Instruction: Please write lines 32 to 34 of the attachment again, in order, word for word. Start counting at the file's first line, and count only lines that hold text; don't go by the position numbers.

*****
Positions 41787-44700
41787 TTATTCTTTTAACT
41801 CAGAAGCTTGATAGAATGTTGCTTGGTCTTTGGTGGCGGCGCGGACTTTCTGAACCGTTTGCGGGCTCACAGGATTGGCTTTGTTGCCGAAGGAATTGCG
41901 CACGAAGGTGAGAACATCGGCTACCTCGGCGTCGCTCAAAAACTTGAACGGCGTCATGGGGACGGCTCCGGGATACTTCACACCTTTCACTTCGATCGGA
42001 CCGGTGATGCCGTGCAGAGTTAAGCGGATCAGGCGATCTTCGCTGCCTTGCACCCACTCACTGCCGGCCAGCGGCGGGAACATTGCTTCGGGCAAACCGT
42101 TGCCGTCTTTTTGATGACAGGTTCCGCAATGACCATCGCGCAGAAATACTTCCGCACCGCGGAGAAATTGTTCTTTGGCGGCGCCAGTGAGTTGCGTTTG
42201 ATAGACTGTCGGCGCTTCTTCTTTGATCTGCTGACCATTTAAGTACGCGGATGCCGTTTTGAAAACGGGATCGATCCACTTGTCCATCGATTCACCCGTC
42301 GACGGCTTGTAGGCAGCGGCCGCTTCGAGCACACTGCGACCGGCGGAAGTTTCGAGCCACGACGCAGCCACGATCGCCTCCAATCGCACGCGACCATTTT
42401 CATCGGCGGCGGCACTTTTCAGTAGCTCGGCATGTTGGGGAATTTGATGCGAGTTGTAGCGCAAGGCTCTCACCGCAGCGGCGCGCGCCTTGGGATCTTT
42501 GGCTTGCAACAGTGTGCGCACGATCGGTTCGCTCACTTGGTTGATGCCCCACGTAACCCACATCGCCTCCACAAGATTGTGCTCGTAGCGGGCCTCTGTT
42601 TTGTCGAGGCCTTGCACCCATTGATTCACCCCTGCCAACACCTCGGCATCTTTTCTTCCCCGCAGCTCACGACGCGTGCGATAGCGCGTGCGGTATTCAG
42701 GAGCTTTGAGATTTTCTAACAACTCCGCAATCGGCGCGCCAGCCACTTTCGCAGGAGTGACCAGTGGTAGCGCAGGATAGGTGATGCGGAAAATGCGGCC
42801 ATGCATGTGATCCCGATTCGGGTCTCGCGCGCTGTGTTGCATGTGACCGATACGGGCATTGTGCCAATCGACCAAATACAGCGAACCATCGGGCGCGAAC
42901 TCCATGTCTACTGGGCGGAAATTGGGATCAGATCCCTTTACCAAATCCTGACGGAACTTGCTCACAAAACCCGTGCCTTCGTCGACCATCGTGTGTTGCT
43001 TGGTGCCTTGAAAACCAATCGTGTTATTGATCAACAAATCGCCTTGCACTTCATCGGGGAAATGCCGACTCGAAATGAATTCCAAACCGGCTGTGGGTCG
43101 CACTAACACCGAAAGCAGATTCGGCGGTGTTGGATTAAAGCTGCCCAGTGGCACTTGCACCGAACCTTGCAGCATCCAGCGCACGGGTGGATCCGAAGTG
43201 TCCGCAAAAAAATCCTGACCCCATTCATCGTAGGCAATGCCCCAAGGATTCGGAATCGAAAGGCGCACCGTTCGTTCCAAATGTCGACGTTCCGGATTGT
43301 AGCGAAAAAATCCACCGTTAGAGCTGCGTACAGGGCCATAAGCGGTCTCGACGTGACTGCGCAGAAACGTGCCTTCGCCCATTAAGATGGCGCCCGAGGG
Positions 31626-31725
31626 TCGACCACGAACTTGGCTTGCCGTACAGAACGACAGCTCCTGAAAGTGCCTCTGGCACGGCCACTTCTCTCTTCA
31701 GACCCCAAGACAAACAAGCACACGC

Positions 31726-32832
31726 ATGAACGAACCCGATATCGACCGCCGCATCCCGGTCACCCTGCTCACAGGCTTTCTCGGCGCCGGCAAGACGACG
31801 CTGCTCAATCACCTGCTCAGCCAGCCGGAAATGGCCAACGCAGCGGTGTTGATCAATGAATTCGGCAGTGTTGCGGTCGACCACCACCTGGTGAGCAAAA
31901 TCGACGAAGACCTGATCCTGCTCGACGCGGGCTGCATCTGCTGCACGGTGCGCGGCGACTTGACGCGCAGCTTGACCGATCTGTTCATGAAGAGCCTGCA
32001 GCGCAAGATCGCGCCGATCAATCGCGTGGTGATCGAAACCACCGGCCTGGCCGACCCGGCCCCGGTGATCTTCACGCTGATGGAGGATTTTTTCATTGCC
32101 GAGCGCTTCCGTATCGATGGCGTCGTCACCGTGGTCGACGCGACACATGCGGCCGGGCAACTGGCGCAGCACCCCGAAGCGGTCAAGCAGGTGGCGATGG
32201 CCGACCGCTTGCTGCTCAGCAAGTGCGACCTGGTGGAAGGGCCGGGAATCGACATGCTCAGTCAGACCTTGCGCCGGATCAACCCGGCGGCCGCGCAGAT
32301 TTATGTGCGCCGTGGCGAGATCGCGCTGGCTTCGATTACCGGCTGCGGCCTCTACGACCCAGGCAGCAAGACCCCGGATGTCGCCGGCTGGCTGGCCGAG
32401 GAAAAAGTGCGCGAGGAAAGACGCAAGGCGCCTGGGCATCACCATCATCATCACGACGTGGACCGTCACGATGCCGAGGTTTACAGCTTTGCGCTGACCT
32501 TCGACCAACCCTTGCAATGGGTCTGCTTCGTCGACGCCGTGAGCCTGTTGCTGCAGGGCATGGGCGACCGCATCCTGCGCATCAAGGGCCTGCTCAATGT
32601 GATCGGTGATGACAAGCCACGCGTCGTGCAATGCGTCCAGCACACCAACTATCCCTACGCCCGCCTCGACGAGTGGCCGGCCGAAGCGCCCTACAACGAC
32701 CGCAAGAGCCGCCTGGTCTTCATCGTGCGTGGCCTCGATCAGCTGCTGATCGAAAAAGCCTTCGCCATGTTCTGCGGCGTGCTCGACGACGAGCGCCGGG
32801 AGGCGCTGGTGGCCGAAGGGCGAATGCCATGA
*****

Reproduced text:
32601 GATCGGTGATGACAAGCCACGCGTCGTGCAATGCGTCCAGCACACCAACTATCCCTACGCCCGCCTCGACGAGTGGCCGGCCGAAGCGCCCTACAACGAC
32701 CGCAAGAGCCGCCTGGTCTTCATCGTGCGTGGCCTCGATCAGCTGCTGATCGAAAAAGCCTTCGCCATGTTCTGCGGCGTGCTCGACGACGAGCGCCGGG
32801 AGGCGCTGGTGGCCGAAGGGCGAATGCCATGA